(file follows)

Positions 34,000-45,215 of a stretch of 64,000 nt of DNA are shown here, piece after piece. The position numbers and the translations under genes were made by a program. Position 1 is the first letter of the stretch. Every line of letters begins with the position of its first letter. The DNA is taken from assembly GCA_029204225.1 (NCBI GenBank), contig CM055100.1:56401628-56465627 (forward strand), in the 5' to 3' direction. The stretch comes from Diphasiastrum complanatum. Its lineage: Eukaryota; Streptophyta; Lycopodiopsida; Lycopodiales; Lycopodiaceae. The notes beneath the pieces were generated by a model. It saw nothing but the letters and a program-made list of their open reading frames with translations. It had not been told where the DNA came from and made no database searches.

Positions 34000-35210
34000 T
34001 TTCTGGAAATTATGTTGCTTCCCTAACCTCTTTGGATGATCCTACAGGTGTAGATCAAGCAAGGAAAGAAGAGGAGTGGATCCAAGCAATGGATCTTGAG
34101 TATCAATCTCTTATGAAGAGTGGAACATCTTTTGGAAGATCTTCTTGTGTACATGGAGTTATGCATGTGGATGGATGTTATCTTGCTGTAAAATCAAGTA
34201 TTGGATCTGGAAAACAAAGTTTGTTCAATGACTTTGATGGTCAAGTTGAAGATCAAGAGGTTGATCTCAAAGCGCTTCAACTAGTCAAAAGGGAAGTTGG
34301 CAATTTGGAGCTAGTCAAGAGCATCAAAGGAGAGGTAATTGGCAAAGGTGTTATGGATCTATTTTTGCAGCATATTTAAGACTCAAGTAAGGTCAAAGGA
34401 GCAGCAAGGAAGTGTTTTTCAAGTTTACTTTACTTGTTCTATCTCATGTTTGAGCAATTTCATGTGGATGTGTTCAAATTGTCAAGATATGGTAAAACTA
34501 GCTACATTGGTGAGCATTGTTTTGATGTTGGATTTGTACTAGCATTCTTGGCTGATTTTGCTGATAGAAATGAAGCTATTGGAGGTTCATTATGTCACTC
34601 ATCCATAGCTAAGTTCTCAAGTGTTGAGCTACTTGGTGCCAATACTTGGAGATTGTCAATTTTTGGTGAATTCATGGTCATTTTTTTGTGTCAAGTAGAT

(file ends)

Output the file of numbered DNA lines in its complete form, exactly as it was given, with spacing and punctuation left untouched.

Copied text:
Positions 34,000-45,215 of a stretch of 64,000 nt of DNA are shown here, piece after piece. The position numbers and the translations under genes were made by a program. Position 1 is the first letter of the stretch. Every line of letters begins with the position of its first letter. The DNA is taken from assembly GCA_029204225.1 (NCBI GenBank), contig CM055100.1:56401628-56465627 (forward strand), in the 5' to 3' direction. The stretch comes from Diphasiastrum complanatum. Its lineage: Eukaryota; Streptophyta; Lycopodiopsida; Lycopodiales; Lycopodiaceae. The notes beneath the pieces were generated by a model. It saw nothing but the letters and a program-made list of their open reading frames with translations. It had not been told where the DNA came from and made no database searches.

Positions 34000-35210
34000 T
34001 TTCTGGAAATTATGTTGCTTCCCTAACCTCTTTGGATGATCCTACAGGTGTAGATCAAGCAAGGAAAGAAGAGGAGTGGATCCAAGCAATGGATCTTGAG
34101 TATCAATCTCTTATGAAGAGTGGAACATCTTTTGGAAGATCTTCTTGTGTACATGGAGTTATGCATGTGGATGGATGTTATCTTGCTGTAAAATCAAGTA
34201 TTGGATCTGGAAAACAAAGTTTGTTCAATGACTTTGATGGTCAAGTTGAAGATCAAGAGGTTGATCTCAAAGCGCTTCAACTAGTCAAAAGGGAAGTTGG
34301 CAATTTGGAGCTAGTCAAGAGCATCAAAGGAGAGGTAATTGGCAAAGGTGTTATGGATCTATTTTTGCAGCATATTTAAGACTCAAGTAAGGTCAAAGGA
34401 GCAGCAAGGAAGTGTTTTTCAAGTTTACTTTACTTGTTCTATCTCATGTTTGAGCAATTTCATGTGGATGTGTTCAAATTGTCAAGATATGGTAAAACTA
34501 GCTACATTGGTGAGCATTGTTTTGATGTTGGATTTGTACTAGCATTCTTGGCTGATTTTGCTGATAGAAATGAAGCTATTGGAGGTTCATTATGTCACTC
34601 ATCCATAGCTAAGTTCTCAAGTGTTGAGCTACTTGGTGCCAATACTTGGAGATTGTCAATTTTTGGTGAATTCATGGTCATTTTTTTGTGTCAAGTAGAT